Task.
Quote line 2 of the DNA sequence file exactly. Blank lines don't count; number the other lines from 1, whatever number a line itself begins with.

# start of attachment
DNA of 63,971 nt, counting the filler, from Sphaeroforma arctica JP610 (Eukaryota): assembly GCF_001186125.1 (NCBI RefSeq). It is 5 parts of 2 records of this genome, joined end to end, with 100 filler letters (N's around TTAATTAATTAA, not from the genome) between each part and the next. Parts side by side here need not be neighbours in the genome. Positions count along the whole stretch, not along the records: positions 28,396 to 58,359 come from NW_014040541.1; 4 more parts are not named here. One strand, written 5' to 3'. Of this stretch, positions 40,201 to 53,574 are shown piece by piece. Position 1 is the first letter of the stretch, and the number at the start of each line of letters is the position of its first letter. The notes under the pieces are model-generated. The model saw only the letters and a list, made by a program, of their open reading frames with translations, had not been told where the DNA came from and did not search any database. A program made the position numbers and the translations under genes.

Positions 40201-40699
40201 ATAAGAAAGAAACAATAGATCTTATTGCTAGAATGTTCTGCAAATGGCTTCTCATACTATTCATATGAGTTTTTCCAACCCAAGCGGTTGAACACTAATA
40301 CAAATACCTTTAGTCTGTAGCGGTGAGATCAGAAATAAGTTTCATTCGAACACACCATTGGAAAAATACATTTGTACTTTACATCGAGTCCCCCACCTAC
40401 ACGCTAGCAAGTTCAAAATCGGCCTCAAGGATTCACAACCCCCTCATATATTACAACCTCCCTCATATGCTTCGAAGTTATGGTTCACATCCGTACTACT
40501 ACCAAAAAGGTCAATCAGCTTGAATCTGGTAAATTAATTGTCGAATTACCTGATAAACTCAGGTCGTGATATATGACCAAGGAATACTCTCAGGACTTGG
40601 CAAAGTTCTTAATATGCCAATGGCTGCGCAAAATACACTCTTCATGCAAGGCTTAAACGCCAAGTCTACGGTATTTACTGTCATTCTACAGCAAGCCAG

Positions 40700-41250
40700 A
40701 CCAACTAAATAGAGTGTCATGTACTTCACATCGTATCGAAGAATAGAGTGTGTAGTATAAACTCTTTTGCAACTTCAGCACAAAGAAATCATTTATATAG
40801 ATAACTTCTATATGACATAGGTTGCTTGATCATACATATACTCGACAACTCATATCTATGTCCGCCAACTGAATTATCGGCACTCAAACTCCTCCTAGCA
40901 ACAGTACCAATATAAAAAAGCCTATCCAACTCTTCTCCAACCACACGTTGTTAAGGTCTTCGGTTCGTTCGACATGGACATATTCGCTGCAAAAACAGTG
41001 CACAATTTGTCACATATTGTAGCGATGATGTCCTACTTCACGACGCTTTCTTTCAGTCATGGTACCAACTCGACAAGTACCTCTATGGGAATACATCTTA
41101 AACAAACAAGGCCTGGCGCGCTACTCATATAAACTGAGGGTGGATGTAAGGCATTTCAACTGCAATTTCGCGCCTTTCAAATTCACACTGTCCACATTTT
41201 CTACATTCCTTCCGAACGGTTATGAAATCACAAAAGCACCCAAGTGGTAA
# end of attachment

Positions 40201-40699